As the 19th century dissolved into the 20th, the nations of the North Atlantic struggled to impose their ways of marking time on the rest of the globe. It was an ambitious project, championed and resisted and repurposed by an extraordinary cast of characters. Lined up against French scientists, British colonial officials, German war heroes, American businessmen, and Arab reformers were English farmers, mill workers in Bombay, and Muslim scholars across the Middle East. The history of time reform illuminates the uneven nature of globalization, but it also offers us a way to think more deeply about technological change at a moment when we're nearly overwhelmed by it.
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Ever since human beings have existed, we’ve measured time by observing the natural world: the flux of seasons, the dance of heavenly bodies across the sky. More than 30,000 years ago, men and women in what’s now central Europe tracked the moon and stars by carving notches into mammoth tusks. From Stonehenge to the ancient Chinese observatory at Shanxi, many Neolithic structures were originally built to mark the midwinter solstice and celebrate the start of a new year. Some 4,000 years ago, it was the summer flooding of the Nile that signaled to ancient Egyptians that another year had passed. Shifting our gaze over centuries from celestial spheres to the smallest slivers of matter, we have become timekeepers of extraordinary precision. Today’s atomic clocks, which operate by measuring the vibrations of strontium atoms as their electrons vault between energy levels, are so accurate that they won’t lose a single second over the next 15 billion years.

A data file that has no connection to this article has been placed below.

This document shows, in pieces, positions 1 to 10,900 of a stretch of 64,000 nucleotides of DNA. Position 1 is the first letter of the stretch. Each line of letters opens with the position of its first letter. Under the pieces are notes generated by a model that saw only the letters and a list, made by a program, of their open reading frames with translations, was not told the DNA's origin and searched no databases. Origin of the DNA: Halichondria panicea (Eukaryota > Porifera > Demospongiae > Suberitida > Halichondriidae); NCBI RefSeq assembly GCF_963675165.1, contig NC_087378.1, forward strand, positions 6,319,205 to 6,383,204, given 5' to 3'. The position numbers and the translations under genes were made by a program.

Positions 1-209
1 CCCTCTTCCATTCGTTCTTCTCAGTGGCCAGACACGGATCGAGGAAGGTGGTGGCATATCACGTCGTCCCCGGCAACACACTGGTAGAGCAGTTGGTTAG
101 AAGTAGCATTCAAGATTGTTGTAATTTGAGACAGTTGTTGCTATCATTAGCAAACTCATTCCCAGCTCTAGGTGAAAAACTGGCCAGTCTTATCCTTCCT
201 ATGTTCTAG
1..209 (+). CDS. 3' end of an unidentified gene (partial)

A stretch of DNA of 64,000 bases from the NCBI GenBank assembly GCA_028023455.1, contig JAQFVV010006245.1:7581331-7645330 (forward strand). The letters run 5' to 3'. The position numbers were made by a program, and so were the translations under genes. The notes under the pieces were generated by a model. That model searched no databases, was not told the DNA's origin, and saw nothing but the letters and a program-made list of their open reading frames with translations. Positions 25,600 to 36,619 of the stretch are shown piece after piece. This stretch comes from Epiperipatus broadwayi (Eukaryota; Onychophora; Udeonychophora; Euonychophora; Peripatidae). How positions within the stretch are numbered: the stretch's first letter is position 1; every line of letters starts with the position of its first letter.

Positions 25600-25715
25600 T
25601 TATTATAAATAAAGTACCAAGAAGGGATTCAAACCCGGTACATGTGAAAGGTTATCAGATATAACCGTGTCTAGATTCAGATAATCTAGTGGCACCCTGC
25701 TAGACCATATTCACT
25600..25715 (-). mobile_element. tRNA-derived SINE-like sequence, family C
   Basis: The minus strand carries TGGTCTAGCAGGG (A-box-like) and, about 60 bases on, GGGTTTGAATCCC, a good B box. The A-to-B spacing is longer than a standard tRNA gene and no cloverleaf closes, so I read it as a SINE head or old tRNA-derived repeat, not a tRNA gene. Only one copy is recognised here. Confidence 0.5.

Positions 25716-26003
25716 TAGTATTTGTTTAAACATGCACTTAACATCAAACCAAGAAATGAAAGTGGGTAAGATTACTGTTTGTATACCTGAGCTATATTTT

Yet time isn’t as natural or as objective as it seems. Indeed, our sense of time has everything to do with how we relate to one another and understand our place in the universe. Judeo-Christian societies learned to perceive historical time as linear and unidirectional because of a particular story they told themselves about the fate of humankind. The Inca and the Mayans drew different cosmologies from different tales, cyclical and continuous. Time, in other words, has always been a product of the human imagination—and a source of tremendous political power. Julius Caesar knew this when he reshuffled the Roman calendar in 46 B.C.E. to insulate it from the priesthood. Joseph Stalin thought the weekend was a bourgeois luxury; he abolished it in 1929 in a bid to transform ordinary Russians into good Communists.
Our modern timekeeping regime was born at the end of the 19th century. The fin-de-siècle was a global age like our own, linked across borders and continents and oceans. It was also a moment of great technological progress. Railways, steamships, subways, telephones, and radio thundered into existence all at once, collapsing distance and compressing time in ways that dazzled and disoriented.